Stroger's take: 'We are stuck'Key ally Beavers says race a factor in budget impasse
Wednesday, November 28, 2007
by Mickey Ciokajlo
Cook County Board President Todd Stroger acknowledged Tuesday that his budget and tax proposals for 2008 are "stuck" and accused commissioners of being "afraid" of raising taxes to provide services.
In a daylong budget session that devolved into name-calling and insult-hurling, a key Stroger ally injected race into the debate, saying that if Stroger were white, he would not have a problem getting his plans approved.
"This is a remake of the Harold Washington days with the 29-21," Commissioner William Beavers (D-Chicago) said of the infamous Council Wars in the 1980s when 29 white aldermen frequently clashed with 21 allies of Washington, the city's first black mayor. "It's basically dealing with who's going to control the county, white or black. That's all it is.
"If this was a white man in power right now, they wouldn't be fighting him like this," added Beavers, a former alderman who has never been shy to bring up race as a political factor.
Stroger declined to comment on Beavers' remarks, which came during a break in a Finance Committee meeting where commissioners voted on spending adjustments to Stroger's proposed $3.2 billion budget.
Nine hours later, commissioners had trimmed about $1.1 million in spending, barely narrowing the original projected deficit of $239 million.
Commissioner John Daley (D-Chicago), the finance panel's chairman, said board members must meet again Friday and be prepared to make further cuts, since it appears they will not support Stroger's proposed tax increases.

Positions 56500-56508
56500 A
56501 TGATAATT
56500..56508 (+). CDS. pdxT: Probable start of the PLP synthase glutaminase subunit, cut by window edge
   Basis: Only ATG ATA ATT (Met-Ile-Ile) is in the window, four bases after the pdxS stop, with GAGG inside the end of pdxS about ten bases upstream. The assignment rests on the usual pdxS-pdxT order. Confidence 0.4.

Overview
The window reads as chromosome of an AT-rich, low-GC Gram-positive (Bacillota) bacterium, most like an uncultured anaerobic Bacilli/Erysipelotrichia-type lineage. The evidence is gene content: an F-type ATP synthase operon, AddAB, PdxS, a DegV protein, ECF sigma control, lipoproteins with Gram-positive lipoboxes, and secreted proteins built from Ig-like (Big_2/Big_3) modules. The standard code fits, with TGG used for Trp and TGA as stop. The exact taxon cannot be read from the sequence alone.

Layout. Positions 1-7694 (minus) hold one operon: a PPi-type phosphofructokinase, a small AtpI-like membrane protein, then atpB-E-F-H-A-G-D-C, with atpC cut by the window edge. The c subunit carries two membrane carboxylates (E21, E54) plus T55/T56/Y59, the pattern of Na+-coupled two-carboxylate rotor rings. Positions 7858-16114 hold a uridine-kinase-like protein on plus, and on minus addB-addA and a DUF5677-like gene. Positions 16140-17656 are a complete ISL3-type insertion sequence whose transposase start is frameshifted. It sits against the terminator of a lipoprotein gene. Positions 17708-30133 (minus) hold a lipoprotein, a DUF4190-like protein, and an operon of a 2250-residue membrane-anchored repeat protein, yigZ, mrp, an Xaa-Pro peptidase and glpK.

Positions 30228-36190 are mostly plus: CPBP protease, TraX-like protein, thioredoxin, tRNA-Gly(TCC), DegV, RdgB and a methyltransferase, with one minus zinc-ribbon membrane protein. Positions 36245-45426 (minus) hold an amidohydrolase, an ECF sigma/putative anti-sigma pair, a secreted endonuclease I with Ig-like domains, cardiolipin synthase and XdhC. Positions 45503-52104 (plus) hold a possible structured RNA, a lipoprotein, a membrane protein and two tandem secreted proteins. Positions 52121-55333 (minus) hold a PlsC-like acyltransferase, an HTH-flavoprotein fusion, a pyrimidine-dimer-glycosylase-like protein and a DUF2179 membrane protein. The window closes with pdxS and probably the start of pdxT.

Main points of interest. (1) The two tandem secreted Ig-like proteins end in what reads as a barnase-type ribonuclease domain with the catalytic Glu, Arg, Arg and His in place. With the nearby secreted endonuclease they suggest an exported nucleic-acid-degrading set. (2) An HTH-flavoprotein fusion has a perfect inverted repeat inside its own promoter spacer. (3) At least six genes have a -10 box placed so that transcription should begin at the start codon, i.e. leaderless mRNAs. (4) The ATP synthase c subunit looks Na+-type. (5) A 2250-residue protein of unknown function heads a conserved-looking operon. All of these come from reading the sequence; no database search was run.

Stroger wants to raise taxes by $888 million by more than tripling the county sales tax and doubling the gasoline and parking taxes. But Stroger acknowledged Tuesday that he currently does not have the votes to win passage.
"We are stuck," Stroger told reporters. "They don't want to take the leap and make the vote for revenue, but they also don't want to decimate the system. There has to be a choice made and -- I would hope that it'll be very soon -- I think the right choice would be to vote for revenue."
Stroger said commissioners are "afraid" of raising taxes.
"Eventually they're going to have to get over this fear and they're going to have to do what's needed, and that is to bring in new revenue," Stroger said.
"Commissioners are afraid to ask the voters for more money," he said. "But government runs on money. Either you have services at a certain level or you don't."
Stroger said that if taxes are not raised, they would be forced to cut spending by about 7 percent throughout the county. Those reductions would come on top of spending cuts that were made in this year's budget.
Most department heads and county elected officials have told board members that their offices cannot afford to sustain more spending cuts.
Daley, who supports Stroger's budget, disagreed with Beavers that race is a factor in the opposition. "I don't buy that at all," he said.
Daley, a brother of Mayor Richard Daley's, said, "The mayor is beat up. That's part of being an executive.
"It's up to ... every elected official, executive, to sell his or her budget accordingly. The president has so far not been able to sell that budget and not been able to receive the support. He has tried."
Commissioner Tony Peraica (R-Riverside), who opposes Stroger's budget, said he was "appalled" by Beavers' remarks.
"This is not personal," Peraica said. "This is about doing the best that we can for the taxpayers of Cook County."
Peraica, who also frequently spars with fellow Republican Elizabeth Gorman of Orland Park, came under attack from her during the meeting. She accused Peraica of sponsoring a telephone-calling campaign in her district aimed at her.
Gorman, who appeared to be reading from a script, called Peraica "an abusive weasel" and "a loser."
Peraica said Gorman's attack was an affront to the entire board and suggested that she should find another forum to "spew personal vengeance."